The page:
Former DPW worker: taxpayers to pay for massive sewer system
The Wet Weather Capacity Treatment Project is slated to stop sewage from overflowing onto Baton Rouge Streets, something that has been a problem for years and has cost the city more than $2.5 million since 2006. The EPA demanded the city stop the sewage problem.
It will include two new pumps, an odor control system, and a new treatment facility that's quieter than most.
Mayor Kip Holden said it will bring jobs to the area as it is built.
But former Department of Public Works Assistant Chief Engineer Jim Atteberry wonders who will foot the bill, a bill he said doubled from $600 million to $1.2 billion when Mayor Holden took office.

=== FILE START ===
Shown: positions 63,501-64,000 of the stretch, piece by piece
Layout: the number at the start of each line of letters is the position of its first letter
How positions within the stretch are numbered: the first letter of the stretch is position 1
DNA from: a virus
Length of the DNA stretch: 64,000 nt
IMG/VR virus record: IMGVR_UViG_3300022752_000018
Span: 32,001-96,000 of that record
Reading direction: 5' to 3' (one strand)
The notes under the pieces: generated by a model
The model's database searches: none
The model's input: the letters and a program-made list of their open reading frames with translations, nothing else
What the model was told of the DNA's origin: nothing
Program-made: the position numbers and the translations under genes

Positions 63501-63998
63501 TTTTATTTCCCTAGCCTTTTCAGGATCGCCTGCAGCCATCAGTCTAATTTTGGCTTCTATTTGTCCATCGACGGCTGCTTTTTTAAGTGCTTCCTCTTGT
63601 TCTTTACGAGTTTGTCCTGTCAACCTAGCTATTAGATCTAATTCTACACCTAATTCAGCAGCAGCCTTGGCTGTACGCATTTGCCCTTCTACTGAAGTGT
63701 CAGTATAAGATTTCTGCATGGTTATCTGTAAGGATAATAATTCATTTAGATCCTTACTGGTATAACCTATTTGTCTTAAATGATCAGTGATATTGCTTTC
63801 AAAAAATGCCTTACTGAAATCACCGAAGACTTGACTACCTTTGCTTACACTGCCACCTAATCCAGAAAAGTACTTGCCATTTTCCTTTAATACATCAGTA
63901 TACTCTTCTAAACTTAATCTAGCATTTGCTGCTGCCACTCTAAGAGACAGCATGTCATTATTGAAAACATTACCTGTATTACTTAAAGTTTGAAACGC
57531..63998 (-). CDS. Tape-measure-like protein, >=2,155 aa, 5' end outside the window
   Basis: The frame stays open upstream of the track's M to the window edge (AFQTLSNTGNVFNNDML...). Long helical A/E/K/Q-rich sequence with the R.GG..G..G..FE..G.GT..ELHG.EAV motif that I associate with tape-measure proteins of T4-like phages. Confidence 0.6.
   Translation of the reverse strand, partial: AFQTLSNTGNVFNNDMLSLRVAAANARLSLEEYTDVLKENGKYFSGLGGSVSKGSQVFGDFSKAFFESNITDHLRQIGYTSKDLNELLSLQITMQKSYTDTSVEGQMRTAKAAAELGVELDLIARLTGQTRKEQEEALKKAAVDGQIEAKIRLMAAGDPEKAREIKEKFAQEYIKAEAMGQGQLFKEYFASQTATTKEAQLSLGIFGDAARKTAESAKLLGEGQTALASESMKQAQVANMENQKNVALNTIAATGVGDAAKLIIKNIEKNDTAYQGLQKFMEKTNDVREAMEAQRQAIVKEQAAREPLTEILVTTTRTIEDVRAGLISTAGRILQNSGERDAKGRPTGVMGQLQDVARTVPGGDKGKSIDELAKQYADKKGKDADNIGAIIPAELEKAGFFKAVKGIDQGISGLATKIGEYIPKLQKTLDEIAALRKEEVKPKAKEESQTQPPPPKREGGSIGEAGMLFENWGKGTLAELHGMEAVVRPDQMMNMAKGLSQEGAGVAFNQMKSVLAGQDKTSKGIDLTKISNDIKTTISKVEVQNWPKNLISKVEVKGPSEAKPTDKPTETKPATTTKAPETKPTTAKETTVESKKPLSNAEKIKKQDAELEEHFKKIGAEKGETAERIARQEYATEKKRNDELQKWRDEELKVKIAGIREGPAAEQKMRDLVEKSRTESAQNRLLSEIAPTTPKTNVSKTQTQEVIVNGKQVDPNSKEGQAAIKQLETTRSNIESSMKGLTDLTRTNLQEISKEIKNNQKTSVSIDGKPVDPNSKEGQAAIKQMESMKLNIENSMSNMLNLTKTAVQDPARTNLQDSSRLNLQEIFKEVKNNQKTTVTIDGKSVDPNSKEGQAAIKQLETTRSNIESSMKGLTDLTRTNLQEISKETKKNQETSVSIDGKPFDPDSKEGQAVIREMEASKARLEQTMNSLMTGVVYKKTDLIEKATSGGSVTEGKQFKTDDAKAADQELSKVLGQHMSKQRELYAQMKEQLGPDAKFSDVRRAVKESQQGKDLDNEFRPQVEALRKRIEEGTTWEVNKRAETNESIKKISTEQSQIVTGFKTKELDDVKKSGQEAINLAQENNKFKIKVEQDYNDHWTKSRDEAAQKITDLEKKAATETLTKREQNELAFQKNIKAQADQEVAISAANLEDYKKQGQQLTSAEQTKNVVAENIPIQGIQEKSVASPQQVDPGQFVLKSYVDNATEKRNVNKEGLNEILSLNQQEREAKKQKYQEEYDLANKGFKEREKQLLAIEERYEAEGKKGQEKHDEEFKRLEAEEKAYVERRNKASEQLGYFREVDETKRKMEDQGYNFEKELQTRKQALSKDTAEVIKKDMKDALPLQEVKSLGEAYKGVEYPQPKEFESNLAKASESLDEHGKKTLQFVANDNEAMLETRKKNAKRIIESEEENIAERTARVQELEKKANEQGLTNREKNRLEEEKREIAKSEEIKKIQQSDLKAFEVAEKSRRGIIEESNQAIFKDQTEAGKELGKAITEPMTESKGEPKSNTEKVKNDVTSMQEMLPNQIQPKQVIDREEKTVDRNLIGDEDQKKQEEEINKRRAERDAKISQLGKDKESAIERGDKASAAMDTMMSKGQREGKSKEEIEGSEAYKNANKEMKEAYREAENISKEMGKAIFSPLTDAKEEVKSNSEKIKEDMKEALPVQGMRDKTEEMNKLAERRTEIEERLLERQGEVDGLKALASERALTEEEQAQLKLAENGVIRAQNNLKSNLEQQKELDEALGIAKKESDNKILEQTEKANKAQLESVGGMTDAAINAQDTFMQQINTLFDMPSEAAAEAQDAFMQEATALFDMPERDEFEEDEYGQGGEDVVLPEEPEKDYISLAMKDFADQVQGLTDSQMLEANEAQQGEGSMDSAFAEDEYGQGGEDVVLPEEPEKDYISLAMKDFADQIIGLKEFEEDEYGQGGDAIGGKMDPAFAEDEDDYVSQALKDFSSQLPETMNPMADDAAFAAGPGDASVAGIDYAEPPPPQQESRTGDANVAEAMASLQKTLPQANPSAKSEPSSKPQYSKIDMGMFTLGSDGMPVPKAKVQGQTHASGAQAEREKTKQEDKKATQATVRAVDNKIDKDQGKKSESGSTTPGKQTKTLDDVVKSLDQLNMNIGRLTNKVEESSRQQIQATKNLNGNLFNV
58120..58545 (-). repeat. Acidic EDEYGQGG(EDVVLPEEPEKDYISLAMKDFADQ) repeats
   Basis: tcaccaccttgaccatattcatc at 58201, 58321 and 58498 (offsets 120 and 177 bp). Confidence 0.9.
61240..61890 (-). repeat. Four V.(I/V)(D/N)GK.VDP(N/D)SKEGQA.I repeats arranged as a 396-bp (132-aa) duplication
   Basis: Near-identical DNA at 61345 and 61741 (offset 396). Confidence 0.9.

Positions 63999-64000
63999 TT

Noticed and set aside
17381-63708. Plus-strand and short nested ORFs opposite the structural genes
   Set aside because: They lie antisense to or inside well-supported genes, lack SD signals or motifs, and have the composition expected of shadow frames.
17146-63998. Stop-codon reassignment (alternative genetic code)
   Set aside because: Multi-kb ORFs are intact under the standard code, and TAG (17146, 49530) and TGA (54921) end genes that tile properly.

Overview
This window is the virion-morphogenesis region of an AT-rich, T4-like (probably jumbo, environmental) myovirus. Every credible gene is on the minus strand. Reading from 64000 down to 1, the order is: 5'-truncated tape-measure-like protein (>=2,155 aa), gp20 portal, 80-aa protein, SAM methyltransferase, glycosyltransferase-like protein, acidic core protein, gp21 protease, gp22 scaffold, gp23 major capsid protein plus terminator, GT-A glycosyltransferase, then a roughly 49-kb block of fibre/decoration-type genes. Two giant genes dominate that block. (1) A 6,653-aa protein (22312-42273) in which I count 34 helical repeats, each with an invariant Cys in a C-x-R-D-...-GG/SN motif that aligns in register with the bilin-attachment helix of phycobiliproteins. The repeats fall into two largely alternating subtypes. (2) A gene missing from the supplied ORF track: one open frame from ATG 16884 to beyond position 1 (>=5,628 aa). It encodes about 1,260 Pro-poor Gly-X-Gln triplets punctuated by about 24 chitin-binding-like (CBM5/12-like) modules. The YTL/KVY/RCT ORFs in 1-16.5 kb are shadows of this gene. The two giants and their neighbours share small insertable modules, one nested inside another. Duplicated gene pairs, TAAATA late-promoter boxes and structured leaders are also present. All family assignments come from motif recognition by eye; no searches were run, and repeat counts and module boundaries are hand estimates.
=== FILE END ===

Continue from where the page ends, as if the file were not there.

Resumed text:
Atteberry said Holden dismissed a committee put in place to keep checks on the cost, then added extras to the project without any public input.
Holden said the sewer user fee will not increase, but Atteberry is still leery about the price tag.
"The people should've had some say-so before they went ahead with the project," Atteberry said.
Bryan Harmon with DPW believes it is doing the right thing.
"It's good for the community. That is not the reason it's being done. Well, to some extent it is. We want to improve health, safety, and the welfare of our community, but in the end it is to comply with the EPA consent decree," Harmon said.
Holden maintains the sewer user fee will not increase. Harmon expects that fee to end by 2014.